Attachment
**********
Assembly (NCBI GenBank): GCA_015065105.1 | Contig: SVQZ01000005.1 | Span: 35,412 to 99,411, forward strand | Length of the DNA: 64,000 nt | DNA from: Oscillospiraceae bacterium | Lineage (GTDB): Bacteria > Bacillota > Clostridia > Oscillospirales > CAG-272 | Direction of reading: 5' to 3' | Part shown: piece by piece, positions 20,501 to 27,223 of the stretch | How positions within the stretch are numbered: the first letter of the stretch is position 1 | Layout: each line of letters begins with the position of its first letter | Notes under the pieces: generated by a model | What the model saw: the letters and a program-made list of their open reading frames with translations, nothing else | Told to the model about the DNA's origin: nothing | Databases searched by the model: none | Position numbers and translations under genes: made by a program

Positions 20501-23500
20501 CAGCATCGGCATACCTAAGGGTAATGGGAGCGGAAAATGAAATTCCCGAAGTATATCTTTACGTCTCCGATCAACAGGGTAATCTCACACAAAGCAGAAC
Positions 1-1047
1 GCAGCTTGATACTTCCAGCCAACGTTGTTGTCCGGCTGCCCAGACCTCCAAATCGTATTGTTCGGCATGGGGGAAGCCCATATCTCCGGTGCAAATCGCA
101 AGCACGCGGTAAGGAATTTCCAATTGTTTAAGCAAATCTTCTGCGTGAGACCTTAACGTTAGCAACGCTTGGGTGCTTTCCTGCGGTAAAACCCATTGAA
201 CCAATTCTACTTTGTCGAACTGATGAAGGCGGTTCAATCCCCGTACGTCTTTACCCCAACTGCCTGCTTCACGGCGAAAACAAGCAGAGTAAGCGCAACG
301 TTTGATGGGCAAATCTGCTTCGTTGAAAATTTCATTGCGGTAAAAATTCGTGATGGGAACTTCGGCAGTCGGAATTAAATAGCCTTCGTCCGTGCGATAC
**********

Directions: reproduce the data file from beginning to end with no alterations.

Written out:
Assembly (NCBI GenBank): GCA_015065105.1 | Contig: SVQZ01000005.1 | Span: 35,412 to 99,411, forward strand | Length of the DNA: 64,000 nt | DNA from: Oscillospiraceae bacterium | Lineage (GTDB): Bacteria > Bacillota > Clostridia > Oscillospirales > CAG-272 | Direction of reading: 5' to 3' | Part shown: piece by piece, positions 20,501 to 27,223 of the stretch | How positions within the stretch are numbered: the first letter of the stretch is position 1 | Layout: each line of letters begins with the position of its first letter | Notes under the pieces: generated by a model | What the model saw: the letters and a program-made list of their open reading frames with translations, nothing else | Told to the model about the DNA's origin: nothing | Databases searched by the model: none | Position numbers and translations under genes: made by a program

Positions 20501-23500
20501 CAGCATCGGCATACCTAAGGGTAATGGGAGCGGAAAATGAAATTCCCGAAGTATATCTTTACGTCTCCGATCAACAGGGTAATCTCACACAAAGCAGAAC
Positions 1-1047
1 GCAGCTTGATACTTCCAGCCAACGTTGTTGTCCGGCTGCCCAGACCTCCAAATCGTATTGTTCGGCATGGGGGAAGCCCATATCTCCGGTGCAAATCGCA
101 AGCACGCGGTAAGGAATTTCCAATTGTTTAAGCAAATCTTCTGCGTGAGACCTTAACGTTAGCAACGCTTGGGTGCTTTCCTGCGGTAAAACCCATTGAA
201 CCAATTCTACTTTGTCGAACTGATGAAGGCGGTTCAATCCCCGTACGTCTTTACCCCAACTGCCTGCTTCACGGCGAAAACAAGCAGAGTAAGCGCAACG
301 TTTGATGGGCAAATCTGCTTCGTTGAAAATTTCATTGCGGTAAAAATTCGTGATGGGAACTTCGGCAGTCGGAATTAAATAGCCTTCGTCCGTGCGATAC